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be used instead of having mitigation to begin with in terms of how we can prevent this some of the money is spent on putting out fires, which is what we have to do. but we'd rather not have them in the first place. so just to have an overall -- i think it would be bipartisan. i don't see that as a partisan issue at all. because, well, we've seen the tragedy in our area. my colleague, mike thompson, his district was like an inferno. and he had some ideas about this. my colleague, jim costa, from southern -- from fresno area, has been on this case for a long time. so i think we can come to a place that has more anticipation, as well as resources to keep the american people safe. reporter: there's been a couple hang-ups. one has been the debate over what sort of forest policy things you attach to it.
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do you allow too much logging and overriding environmental rules for those. and also as i understand the speaker's been resistant to allowing some of these large wildfire disasters to go into the fema emergency budget. ms. pelosi: well, they should certainly go into the fema budget. they are a natural disaster and there's no question that they should go into the fema budget. that will be lively -- did you see say the speaker was reluctant to do that? reporter: that's supposedly -- ms. pelosi: as i said, this is deadly serious. in terms of our country, the value we place on our natural resources, for sure, but again, the impact it has on human life, first and foremost. so i think that we should be able to come to some terms on that. i see that little but separate than money coming out of fema. that's a different fight. but on management of forest,
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etc., hopefully we can find common ground. reporter: just to get back to previous topic, in terms of the discretionary cap negotiation. is your hope or expectation that by the december 8 c.r.n. that there will be an omnibus able to be voted on? or would you expect there to be some more time to work out either another c.r., to allow for an omnibus to be done, or -- ms. pelosi: i don't see why we would have to have another c.r. because we know -- as soon as we get the caps, we know what -- how the allocation will be on the appropriations committee. hopefully, that would be made known to us. sometimes they don't let us know. but hopefully that will be made known. you'll insist upon it. and then we'll go from there. but we all know that we want to measure -- we have to keep our country strong. part of that is our military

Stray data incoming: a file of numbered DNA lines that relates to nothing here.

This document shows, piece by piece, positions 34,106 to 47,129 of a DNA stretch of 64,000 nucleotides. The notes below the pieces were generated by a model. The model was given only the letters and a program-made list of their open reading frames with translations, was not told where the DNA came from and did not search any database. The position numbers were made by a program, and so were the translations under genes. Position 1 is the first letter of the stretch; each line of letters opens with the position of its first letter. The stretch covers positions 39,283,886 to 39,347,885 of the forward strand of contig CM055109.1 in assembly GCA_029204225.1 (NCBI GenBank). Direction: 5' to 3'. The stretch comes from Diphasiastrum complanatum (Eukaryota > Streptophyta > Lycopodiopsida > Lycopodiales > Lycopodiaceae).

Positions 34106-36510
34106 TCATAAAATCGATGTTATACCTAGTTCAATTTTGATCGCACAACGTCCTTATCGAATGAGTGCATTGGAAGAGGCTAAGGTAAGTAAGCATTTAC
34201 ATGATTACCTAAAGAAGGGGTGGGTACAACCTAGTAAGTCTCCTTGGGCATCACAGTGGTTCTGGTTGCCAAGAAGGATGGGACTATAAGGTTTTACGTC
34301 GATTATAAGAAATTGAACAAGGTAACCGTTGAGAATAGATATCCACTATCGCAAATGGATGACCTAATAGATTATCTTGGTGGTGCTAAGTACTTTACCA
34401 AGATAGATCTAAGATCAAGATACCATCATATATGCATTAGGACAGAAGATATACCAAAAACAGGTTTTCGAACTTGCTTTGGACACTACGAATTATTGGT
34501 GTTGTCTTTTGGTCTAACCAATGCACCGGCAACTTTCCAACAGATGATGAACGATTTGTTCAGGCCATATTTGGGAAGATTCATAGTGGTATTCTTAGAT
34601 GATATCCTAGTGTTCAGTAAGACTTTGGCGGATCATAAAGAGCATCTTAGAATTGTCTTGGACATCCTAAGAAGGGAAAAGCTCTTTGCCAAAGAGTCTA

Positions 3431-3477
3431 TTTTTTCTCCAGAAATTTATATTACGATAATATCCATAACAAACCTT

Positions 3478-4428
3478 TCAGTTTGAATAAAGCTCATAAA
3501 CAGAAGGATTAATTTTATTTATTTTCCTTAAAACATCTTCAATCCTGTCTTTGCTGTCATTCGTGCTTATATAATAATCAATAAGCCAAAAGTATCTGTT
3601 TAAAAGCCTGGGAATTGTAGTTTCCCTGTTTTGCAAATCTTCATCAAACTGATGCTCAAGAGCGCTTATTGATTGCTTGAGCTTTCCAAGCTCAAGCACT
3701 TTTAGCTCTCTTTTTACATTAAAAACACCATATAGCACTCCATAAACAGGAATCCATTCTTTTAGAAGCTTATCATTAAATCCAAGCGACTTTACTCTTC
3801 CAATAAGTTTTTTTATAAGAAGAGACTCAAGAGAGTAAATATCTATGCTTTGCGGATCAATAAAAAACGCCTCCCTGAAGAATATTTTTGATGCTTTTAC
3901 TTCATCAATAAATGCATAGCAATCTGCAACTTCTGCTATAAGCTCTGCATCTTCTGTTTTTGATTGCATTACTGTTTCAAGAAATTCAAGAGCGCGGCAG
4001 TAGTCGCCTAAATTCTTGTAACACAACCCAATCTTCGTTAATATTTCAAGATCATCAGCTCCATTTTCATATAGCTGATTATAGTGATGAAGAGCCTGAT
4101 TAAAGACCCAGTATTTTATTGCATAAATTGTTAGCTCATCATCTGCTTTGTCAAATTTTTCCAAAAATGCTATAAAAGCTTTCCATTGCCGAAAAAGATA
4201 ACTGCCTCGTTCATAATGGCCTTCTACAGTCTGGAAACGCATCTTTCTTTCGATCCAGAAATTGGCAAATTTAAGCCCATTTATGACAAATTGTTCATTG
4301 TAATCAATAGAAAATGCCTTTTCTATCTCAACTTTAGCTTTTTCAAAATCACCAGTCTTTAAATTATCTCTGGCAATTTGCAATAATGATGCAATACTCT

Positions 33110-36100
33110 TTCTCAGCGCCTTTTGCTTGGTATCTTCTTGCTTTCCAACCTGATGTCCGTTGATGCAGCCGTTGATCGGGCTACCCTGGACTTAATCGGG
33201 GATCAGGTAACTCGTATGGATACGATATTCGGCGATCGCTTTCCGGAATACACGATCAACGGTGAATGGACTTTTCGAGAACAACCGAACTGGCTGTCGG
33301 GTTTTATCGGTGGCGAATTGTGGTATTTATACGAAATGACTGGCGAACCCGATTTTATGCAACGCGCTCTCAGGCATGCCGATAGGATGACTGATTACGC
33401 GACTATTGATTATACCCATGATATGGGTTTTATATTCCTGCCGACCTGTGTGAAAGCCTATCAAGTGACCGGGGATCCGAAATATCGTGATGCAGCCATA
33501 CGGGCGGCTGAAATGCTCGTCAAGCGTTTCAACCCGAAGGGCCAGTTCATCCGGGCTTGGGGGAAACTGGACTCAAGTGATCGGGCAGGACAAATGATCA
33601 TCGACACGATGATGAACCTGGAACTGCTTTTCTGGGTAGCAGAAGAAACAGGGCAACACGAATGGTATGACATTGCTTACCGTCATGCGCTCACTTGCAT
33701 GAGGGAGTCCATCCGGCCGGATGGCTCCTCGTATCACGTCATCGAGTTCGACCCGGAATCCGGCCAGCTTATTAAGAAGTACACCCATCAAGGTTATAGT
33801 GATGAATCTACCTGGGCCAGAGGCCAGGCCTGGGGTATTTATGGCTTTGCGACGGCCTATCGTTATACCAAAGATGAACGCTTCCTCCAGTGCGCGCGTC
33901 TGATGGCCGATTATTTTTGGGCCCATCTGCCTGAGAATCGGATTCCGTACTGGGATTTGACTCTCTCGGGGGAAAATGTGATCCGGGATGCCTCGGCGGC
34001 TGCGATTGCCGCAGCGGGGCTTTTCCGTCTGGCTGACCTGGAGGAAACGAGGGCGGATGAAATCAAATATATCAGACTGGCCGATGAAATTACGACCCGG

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might and what we do in the defense side of it. and the other part of it is the health, education and well-being of the american people. what we do on the discretionary side of it. so i don't know, dragging it out at the end, how much -- what we're going to know that we don't already know now. so let's just get on with it and remove all doubt. if it requires -- if we reach agreement at, and sometimes there's another week tacked on just to do the legislation, that's another story. but not to just drag out the conversation because the debate is a clear one. everybody knows what it is. reporter: if you're going to have an omnibus by december 8, don't you have to have those caps agreed to and locked in a little bit earlier? ms. pelosi: pretty soon, yeah. hopefully we will. hopefully we will. reporter: on j.f.k. ms. pelosi: why don't we do somebody else and then we can come back and then that's it.
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reporter: on opioids you said show me the money when it came to the president's decision to declare a national health emergency, but administration officials said this morning that they were talking to congress about allocating more money by the end of the year for that. so, where would you stand on that? where would the caucus be on that? ms. pelosi: i don't know what they mean by talking to congress. i don't know who they're -- did they say who they were talking to? our appropriators and our authorizers, really a bipartisan way. i don't see this as a partisan issue, the opioid epidemic. it's in every district. and we came together on the cures act, a big piece of opioid authorization. but still, not so much money to deal with it. so i don't -- i can't speak to what the conversations are. let me just say, i'd be last person to be able to tell you what the white house conversations are, assuming it's the republicans in congress on this. but again, if we have the caps